The stabilized copolymer solution of this invention then is coated onto a polyethylene terephthalate film about 1.5 mi-ls thick and dried for 5 minutes at 200 F. in a forced air oven to give a dry adhesive coating weighing about 0.9 plus or minus about 0.1 ounce per square yard. The resulting coated film then is slit into pressure-sensitive adhesive tapes about one inch wide which are wound upon themselves in the form of rolls. The tapes are tested for adhesion to steel, hold to chrome and tack or quick stick and are found to have excellent properties over a wide range of temperatures as indicated in the following Table A. These properties are determined in this and subsequent examples by the following tests.

The adhesive strength or peel adhesion to steel is measured by peeling the tape backing over itself 180 at a constant speed (by a force applied to the free end of the tape) from a smooth steel surface to which it has been applied by a fixed pressure. For the techniques used in conducting this test, see the 180 peel adhesion test PSTC-l of the Pressure-Sensitive Tape Council. Quick stick is measured by laying a length of tape, adhesive side up, upon a horizontal surface and then rolling a hollow plastic ball down an incline onto the adhesive. The vertical height at which the ball starts and the distance the ball rolls along the tape before coming to rest is measured. Quick stick is reported as the height in inches raised to the three-halves power, divided by the distancerolled in inches. This ratio is found to be a constant for a given tape. The ball is plastic and approximately 1.5 inches in diameter, and weighs approximately 2 grams. Its outer surface is carefully cleaned between each test.

Hold to chrome is measured in terms of the time taken to strip a specified tape sample from a one-half /z) inch by one-half /2) inch chrome-plated surface by attaching a 400 gram weight to the bottom end of the tape when the surface is disposed at 20 to the vertical and the tape is hanging at an angle of 20 to the adjacent portion of the chrome-plated surface from which it is being removed.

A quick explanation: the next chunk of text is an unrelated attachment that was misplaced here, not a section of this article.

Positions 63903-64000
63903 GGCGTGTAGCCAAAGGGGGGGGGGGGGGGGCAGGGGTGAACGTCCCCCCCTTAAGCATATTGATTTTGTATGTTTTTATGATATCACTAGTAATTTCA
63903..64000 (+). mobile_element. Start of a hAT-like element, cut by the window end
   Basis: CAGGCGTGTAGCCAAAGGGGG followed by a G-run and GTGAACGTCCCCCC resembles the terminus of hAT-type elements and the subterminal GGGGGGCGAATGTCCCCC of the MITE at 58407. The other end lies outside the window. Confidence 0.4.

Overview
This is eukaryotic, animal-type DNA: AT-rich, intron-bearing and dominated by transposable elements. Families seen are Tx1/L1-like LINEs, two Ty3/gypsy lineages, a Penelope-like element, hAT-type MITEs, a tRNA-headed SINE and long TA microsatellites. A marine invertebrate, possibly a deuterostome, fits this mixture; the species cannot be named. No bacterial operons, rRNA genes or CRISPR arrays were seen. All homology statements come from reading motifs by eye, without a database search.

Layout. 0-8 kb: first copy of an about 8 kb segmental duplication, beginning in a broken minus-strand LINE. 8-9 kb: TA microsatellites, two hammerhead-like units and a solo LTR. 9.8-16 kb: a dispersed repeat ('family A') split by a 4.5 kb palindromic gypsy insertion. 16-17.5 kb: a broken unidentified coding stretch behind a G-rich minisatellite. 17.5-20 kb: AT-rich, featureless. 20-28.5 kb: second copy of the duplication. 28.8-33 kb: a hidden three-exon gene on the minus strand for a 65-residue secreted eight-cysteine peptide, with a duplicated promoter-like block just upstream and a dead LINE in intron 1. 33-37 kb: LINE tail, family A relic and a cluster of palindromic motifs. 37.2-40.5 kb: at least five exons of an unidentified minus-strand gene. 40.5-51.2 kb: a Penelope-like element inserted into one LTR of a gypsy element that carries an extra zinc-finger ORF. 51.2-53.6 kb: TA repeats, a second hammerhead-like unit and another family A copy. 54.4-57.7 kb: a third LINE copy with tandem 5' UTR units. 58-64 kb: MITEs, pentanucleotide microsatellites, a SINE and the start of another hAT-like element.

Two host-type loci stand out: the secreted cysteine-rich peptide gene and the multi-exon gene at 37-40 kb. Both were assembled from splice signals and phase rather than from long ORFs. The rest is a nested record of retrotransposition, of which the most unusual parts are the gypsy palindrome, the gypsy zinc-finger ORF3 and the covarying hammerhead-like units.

Williams plasticity is determined as follows. A wet film of the solution adhesive is coated on silicone release paper so as to produce a dry film approximately 1% mils in thickness. It is dried five minutes at 195-200 F. in a circulating air oven. The adhesive is removed from the silicone paper and a pellet exactly 2 grams in weight is formed in the shape of a ball. The sample ball is placed between two plasticity papers and conditioned for 15 minutes at 100 F. The plasticity papers consist of papers with a highly glossy clay coated urface facing the plasticity pellet. The Williams plasticity is the thickness of the pellet in mm. after 15 minutes compression at 100 F. in the plastometer under a kg. load.

The desired balance of pressure-sensitive adhesive properties according to this invention is best achieved with a peel adhesion of at least about 25 ounces per inch of width, a quick stick of at least about 0.4 or 0.5, preferably above 1, and a hold to chrome of at least about 1 hour.

In the following additional examples the indicated monomers are copolymerized in the formulations described in Table A. They then are made into tapes and tested as in Example I. The results also are given in Table A.

TABLE A Example I II III IV V 2-ethylhexyl acrylate, parts 75 72 75 75 94 Vinyl acetate, parts. 22 22 Methyl acrylate, parts 21 22 Acrylic acid, parts 3 4 6 3 6 3-methacryloxy-propyltrimethoxysilane, parts 0. 05 0. 02 0. 01 0. 02 0. 05 Polymerization solvents and 50 A 54 A 23 A 37 A Pmpmmns 1 A {50 EA 46 EA 72 EA 63 EA Approximate percent solids t A" means acetone and EA means ethyl acetate.

The above adhesives are crystal clear and exhibit plastieities within the desired range and the resulting tapes possess excellent hold and other adhesive properties.